Plant Name:Baccharis salicifolia
Etymology:Genus: Baccharis – Named after Bacchus, the Roman god of wine, due to the resemblance of some species’ leaves to those of grapevines.
Species: salicifolia – Derived from Latin “salix” meaning willow and “folium” meaning leaf, referring to the willow-like appearance of the leaves.
Common Name:Mule’s Fat

Plant Characteristics

Height:0.5-4 meters, 1.6-13.1 feet
Width and Spread:Width: 4-6 feet (1.2-1.8 meters)
Spread: 4-6 feet (1.2-1.8 meters)
Plant Type:Perennial
Habit/Form:Growth Habit: Shrub
Growth Form: Erect
Leaf Type:Simple, alternate, evergreen
Leaf Arrangement:Alternate
Leaf Shape:Lanceolate to linear-lanceolate
Leaf Margin:Serrate
Leaf Color:Green
Fragrance:Yes, Baccharis salicifolia has a fragrance. It smells herbal or resinous.
Stem Description:Square, glabrous, sometimes slightly winged.
Stem Is Aromatic:No
Texture:Leathery, glandular
Leaf Feel:Glabrous to glandular-pubescent.
Leaf Length:5-10 cm
Leaf Description:Leaf Arrangement: Alternate
Leaf Shape: Lanceolate to narrowly elliptic
Leaf Margin: Serrate to nearly entire
Leaf Surface: Glabrous to sparsely hairy
Leaf Venation: Pinnate
Leaf Length: 1-10 cm
Leaf Width: 0.2-2 cm
Leaf Base: Tapering
Leaf Apex: Acute to acuminate
Leaf Texture: Thin, flexible
Petiole Length: Very short to almost sessile
Hairs Present:No
READ:  Ilex Vomitoria 'Taylor's Rudolph' - Comprehensive Shrub Guide


Light Requirements:Full sun to partial shade
Soil Preference:Sandy, loamy, well-drained soils; tolerates various soil types including poor soils.
Water Requirements:Low to moderate.
Fertilizer Requirements:NPK Type: Balanced (e.g., 10-10-10 or 20-20-20)
Frequency: 1-2 times per year
Timing: Early spring and/or late fall
Pruning Requirements:Minimal; tolerates heavy pruning if necessary.
Seed Germination Time:nan
Display/Harvest Time:April to October
Fruit/Seed Production:Fruit production: Yes
Seed production: Yes
Growth Rate:Fast
Growth Habit:Shrub or small tree
Root System Type:Fibrous root system

Flower and Fruit Information

Fruit Type:Achene
Fruit Description:Dry, one-seeded, without pappus.
Flower Color:White to pale yellow
Flower Shape:Discoid
Flower Inflorescence:Inflorescence type: Panicle
Arrangement: Terminal and axillary
Sex: Dioecious (separate male and female plants)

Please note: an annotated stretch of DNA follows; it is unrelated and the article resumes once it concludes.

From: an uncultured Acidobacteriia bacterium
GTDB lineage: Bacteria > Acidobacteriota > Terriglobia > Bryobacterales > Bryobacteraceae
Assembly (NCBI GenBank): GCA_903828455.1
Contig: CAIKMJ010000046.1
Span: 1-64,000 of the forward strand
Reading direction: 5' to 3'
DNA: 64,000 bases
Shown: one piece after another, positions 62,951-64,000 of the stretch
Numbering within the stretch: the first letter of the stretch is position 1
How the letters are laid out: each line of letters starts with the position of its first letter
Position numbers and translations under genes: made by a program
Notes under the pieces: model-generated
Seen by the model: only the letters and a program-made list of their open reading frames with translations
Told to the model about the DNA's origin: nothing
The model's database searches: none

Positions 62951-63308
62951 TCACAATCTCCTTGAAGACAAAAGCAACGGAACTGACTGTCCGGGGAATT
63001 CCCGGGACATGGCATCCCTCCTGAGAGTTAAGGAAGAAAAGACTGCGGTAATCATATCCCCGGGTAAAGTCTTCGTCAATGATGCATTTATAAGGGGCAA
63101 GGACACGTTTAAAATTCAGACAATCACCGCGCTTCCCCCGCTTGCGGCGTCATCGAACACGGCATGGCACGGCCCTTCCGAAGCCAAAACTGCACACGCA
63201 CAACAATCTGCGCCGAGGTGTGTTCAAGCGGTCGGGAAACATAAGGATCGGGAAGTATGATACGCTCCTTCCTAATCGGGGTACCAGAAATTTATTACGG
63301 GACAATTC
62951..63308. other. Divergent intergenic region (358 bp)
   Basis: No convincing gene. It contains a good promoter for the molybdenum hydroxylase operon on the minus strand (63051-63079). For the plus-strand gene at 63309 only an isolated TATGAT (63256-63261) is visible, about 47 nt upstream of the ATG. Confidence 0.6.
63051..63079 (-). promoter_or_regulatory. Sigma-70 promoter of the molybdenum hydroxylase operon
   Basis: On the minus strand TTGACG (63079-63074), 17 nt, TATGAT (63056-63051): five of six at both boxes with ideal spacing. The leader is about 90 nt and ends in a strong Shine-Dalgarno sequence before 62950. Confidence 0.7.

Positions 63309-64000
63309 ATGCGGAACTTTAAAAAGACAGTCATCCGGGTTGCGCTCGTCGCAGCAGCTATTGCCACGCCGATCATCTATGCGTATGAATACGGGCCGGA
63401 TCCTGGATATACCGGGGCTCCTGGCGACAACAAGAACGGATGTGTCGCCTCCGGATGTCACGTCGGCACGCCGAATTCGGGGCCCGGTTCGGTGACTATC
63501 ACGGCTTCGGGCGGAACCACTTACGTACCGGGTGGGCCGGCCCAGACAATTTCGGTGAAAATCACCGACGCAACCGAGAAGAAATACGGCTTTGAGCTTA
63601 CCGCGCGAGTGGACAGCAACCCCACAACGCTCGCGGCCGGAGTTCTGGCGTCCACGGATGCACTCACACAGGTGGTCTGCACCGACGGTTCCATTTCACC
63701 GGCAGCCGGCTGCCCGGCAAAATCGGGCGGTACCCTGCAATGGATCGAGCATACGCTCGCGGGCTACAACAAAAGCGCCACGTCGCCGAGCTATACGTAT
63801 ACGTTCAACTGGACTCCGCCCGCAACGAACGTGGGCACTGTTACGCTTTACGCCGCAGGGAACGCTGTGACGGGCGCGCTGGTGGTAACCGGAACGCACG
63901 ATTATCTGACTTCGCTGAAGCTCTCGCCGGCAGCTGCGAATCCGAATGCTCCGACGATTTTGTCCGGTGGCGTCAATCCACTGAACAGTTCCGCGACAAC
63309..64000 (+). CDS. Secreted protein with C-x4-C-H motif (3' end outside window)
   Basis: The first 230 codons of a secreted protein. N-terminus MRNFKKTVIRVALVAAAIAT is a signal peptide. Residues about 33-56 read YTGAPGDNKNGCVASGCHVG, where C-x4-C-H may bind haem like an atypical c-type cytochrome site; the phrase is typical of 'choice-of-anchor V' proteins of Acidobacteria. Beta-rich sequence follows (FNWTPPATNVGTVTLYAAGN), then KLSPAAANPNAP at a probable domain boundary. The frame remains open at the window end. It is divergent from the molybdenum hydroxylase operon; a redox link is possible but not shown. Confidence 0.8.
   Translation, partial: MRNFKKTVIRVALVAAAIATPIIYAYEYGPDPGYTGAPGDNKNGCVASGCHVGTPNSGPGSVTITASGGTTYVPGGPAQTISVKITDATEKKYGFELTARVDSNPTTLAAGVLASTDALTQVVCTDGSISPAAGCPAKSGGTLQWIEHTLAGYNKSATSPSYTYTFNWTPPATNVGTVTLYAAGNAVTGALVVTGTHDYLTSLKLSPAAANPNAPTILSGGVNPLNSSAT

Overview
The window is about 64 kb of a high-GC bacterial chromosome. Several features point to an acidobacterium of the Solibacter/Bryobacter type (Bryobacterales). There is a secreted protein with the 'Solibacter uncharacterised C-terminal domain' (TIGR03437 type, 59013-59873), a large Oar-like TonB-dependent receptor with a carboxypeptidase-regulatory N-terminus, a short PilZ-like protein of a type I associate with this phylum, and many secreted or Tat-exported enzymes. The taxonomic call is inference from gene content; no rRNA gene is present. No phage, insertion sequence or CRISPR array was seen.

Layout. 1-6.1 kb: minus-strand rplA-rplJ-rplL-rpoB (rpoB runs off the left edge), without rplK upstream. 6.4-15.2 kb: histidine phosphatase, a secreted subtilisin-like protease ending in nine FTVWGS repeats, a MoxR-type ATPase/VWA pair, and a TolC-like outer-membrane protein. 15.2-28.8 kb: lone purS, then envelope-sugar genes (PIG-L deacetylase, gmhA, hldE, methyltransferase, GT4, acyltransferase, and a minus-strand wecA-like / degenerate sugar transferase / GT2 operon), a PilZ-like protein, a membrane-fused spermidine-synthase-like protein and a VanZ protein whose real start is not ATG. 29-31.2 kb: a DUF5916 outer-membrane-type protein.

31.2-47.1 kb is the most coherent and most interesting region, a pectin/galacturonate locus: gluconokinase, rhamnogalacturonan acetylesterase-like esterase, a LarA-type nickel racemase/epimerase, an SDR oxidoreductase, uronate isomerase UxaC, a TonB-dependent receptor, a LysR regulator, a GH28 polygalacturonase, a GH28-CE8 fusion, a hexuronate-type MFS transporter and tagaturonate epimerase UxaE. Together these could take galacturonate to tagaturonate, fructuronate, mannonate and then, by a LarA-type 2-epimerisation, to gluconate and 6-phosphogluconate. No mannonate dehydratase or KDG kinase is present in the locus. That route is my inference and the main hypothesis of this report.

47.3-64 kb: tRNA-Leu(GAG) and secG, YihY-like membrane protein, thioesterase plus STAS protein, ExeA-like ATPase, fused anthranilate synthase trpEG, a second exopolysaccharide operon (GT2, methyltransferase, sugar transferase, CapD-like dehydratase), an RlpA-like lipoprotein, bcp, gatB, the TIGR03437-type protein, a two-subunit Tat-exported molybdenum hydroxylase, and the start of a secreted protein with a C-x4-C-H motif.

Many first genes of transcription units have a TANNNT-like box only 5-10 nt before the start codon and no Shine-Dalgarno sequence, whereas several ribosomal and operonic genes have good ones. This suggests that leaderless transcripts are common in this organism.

Flower type: Discoid (male), Pistillate (female)
Flower color: White to cream
Flowering Season:Spring to fall
Bloom Duration:Not documented

Tolerance and Hardiness

Drought Tolerance:Moderate to high
Frost Tolerance:Not documented
Heat Tolerance:Not documented
Wind Tolerance:High
Shade Tolerance:Low to moderate shade tolerance.
Salt Tolerance:Salt tolerance: Moderate
Soil Compaction Tolerance:Low
USDA Plant Hardiness Zones:9-11
Photoperiod Sensitivity:Not documented

Wildlife and Landscape

Pollinator Attraction:Yes. Bees, butterflies, and other insects.
Wildlife Value:Nectar source for butterflies, cover for birds, habitat for insects.
Problematic Insects:Aphids, spider mites, scale insects.
Allelopathic Properties:Yes
Habitat Enhancement:Baccharis salicifolia provides nectar and pollen for pollinators, stabilizes soil with its root system, and offers habitat for wildlife.
Erosion Control Potential:High
Landscape Location:Riparian areas, wetlands, streambanks, coastal sage scrub, chaparral, and desert washes.
Landscape Theme:– Riparian restoration
– Drought-tolerant gardens
Wildlife habitat gardens
– Erosion control projects
Native plant landscapes
– Informal hedges or screens
Design Feature:Yes. Baccharis salicifolia, commonly known as mule fat or seepwillow, is used in landscape design for erosion control, as a screen or hedge, and for habitat restoration. It is also valued for its drought tolerance and attractiveness to pollinators.
Ethnobotanical Significance:Ethnobotanical uses include treatment of colds, stomachaches, and wounds; also used as a diuretic and for ceremonial purposes.
Naturalization Ability:High
Companion Planting Suitability:Companion plants for Baccharis salicifolia:

1. Salvia sp.
2. Penstemon sp.
3. Eriogonum sp.
4. Festuca californica
5. Nassella pulchra
6. Artemisia californica
7. Rhus integrifolia
8. Ceanothus sp.
9. Zauschneria californica
10. Achillea millefolium

Health and Safety

Edible Parts:Not documented.
Toxicity:Not documented
Poison Parts of Plant:Not documented
Toxic to Humans:Not documented.
Toxic to Cats:Not documented.
Toxic to Dogs:Yes.
Causes Contact Dermatitis:Not documented.
Air Purification Qualities:Not documented
Medicinal Properties:Antioxidant, Anti-inflammatory, Antimicrobial, Analgesic, Hepatoprotective.
Thorniness or Spikiness:No.
Love it? Share it!

Subscribe Now

Get FREE instant access to our eBook, "13 Mistakes Beginner Gardeners Make (And How To Avoid Them)".
Enter your email below.


Download our FREE eBook
"13 Mistakes Beginner Gardeners Make"

"13 Mistakes Beginner Gardeners Make (And How to Avoid Them)"

Get it FREE - Enter your email below.